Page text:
A recent article in the CT Mirror calls on education not only to help us recover from the pessimism and economic downturn related to COVID-19, but to actually lead us to a better place than where we were before. I found that interesting, because it addresses education beyond what is taught in the classroom or measured on standardized tests. The article talks about broadening that scope to include something called Collective Impact, saying, “Collaborations such as ‘Cradle to Career’ have accelerated progress for children through collective impact. Collaboration between education and community development efforts are expanding education’s effect on communities. What other segment of organized society has such credentials?”
So how does this relate to manufacturing? Just as education has the best credentials to positively impact communities, manufacturers have the best credentials to help overcome the workforce challenge. We discussed the Collective Impact concept at last year’s Manufacturers Only Workforce Summit. It’s no longer enough to simply seek out and hire employees based on your individual needs as a manufacturer at a specific moment. If we keep doing that, manufacturers will just continue stealing the best employees from each other. Instead, we should be striving to improve the perception of manufacturing jobs throughout our communities. Before a company talks about why it’s great to work for them, they need to explain why it’s great to be in manufacturing overall.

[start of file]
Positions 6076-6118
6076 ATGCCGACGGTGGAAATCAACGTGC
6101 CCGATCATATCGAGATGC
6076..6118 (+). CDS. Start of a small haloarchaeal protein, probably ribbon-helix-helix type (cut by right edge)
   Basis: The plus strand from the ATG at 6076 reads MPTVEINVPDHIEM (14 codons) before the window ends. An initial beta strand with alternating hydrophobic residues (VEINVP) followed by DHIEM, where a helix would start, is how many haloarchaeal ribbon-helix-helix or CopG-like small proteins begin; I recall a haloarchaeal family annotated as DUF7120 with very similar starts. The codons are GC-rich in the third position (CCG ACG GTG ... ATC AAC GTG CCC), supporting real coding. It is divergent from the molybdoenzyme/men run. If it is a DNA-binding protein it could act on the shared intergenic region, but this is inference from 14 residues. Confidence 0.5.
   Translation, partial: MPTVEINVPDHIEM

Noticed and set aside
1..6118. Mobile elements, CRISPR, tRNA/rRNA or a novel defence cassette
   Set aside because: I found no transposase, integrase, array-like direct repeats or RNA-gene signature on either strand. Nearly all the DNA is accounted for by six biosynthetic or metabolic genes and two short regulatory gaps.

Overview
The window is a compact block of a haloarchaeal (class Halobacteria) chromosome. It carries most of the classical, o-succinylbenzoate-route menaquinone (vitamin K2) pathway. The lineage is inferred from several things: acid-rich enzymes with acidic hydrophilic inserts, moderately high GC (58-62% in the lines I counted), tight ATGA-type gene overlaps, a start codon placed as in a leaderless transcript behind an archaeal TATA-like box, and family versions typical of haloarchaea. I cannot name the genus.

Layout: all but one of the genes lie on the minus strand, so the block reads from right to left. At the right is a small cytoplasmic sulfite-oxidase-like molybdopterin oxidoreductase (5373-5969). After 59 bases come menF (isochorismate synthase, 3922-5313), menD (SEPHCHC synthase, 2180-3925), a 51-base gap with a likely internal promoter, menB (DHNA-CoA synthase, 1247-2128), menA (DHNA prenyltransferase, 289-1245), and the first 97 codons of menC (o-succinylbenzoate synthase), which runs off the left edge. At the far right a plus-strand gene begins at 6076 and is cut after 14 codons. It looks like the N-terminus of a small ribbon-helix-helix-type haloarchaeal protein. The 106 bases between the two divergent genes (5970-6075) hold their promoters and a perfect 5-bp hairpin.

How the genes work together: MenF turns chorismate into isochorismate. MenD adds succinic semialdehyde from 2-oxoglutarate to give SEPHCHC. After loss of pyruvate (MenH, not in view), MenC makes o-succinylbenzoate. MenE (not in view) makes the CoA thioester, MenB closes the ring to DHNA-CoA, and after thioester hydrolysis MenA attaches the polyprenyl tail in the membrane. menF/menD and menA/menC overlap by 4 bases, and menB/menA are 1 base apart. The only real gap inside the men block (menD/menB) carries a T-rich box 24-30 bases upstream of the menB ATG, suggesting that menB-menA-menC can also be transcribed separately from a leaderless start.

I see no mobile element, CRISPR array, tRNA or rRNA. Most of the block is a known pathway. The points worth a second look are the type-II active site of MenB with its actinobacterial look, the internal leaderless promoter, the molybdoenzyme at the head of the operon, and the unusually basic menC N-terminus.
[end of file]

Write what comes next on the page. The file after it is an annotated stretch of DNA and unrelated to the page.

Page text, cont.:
The Manufacturers Workforce Summit Series is being presented by CT Manufacturers Resource Group (a division of Web Savvy Marketers) and manufacturers who are committed to Collective Impact. They are willing to share their experiences and success stories to help their fellow manufacturers and boost the industry as a whole.